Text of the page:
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Who has the most positive and most negative influence on Scout in To Kill a...
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High School Teacher
The best answer seems to be Jem as both the most positive and most negative influence on Scout. Jem leads Scout to ridicule Boo Radley and to assault the privacy of this recluse. However, later Jem encourages Scout to restrain herself from killing a harmless insect.
Through a number examples, we see that Jem's growth in the novel serves to pave the way for Scout's growth as well. Yet as the novel begins, Jem's influence is not always positive.
Many of the games the children play are initiated by Jem, the oldest of the three. He tries to demonstrate courage and manliness in ways including being brave enough to touch the Radley house...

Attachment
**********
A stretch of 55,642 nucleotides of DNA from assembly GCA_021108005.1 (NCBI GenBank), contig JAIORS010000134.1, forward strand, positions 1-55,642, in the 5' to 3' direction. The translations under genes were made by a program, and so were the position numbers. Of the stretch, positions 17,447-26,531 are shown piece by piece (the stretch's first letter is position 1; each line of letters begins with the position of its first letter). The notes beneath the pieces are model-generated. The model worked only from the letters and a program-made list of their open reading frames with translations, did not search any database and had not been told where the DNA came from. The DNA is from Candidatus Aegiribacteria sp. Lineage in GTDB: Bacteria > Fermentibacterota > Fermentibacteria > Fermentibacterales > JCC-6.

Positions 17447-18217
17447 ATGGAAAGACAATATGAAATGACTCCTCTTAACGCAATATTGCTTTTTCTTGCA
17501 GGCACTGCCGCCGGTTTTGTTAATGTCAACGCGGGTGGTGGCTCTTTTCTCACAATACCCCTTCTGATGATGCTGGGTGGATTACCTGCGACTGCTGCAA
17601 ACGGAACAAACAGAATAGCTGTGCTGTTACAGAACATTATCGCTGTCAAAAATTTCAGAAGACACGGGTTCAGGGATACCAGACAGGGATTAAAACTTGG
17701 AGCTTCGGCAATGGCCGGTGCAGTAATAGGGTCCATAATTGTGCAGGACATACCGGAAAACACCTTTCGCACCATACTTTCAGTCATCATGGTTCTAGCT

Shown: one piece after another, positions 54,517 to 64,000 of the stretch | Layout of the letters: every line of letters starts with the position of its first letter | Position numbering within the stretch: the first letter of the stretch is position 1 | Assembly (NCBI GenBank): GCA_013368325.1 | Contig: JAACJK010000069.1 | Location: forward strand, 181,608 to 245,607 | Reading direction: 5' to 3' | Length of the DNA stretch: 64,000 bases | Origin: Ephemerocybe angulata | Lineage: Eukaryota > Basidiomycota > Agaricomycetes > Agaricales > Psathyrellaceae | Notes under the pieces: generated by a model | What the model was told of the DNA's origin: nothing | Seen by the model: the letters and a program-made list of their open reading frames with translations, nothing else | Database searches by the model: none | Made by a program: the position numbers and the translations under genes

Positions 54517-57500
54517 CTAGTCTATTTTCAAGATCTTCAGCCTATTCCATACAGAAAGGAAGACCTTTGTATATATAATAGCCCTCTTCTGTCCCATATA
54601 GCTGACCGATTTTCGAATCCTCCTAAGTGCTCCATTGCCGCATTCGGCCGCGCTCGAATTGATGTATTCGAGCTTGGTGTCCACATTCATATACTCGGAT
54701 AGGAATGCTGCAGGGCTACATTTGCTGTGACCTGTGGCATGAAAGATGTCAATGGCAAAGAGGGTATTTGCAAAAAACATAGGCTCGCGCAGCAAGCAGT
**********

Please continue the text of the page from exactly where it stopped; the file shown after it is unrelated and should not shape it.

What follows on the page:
When Jem and Dill hatch a plan to sneak into the Radley yard to look inside through a window, Scout tries to talk the boys out of the idea. She fails to persuade them and ends up going along. This is, perhaps, the clearest example of Jem's negative influence on Scout as she is nearly shot during the event.
...they attempt to look in the house to see Boo, but a shotgun blast from Nathan Radley, Boo's brother, drives them off.
Not long after this episode, Jem begins to mature. Though this process serves to distance the siblings, it also brings Jem closer to the adult world, rendering him a better example of proper behavior for Scout. Jem becomes more restrained, patient, and thoughtful than he had previously been.
These are traits that Scout is particularly challenged to attain, being rather hot-headed and impetuous. Jem is able to demonstrate some of the lessons that Scout is struggling to learn in the second half of the novel. The closeness between the two siblings helps to amplify Jem's influence on Scout and her development.
Posted by e-martin on February 1, 2013 at 10:32 PM (Answer #1)
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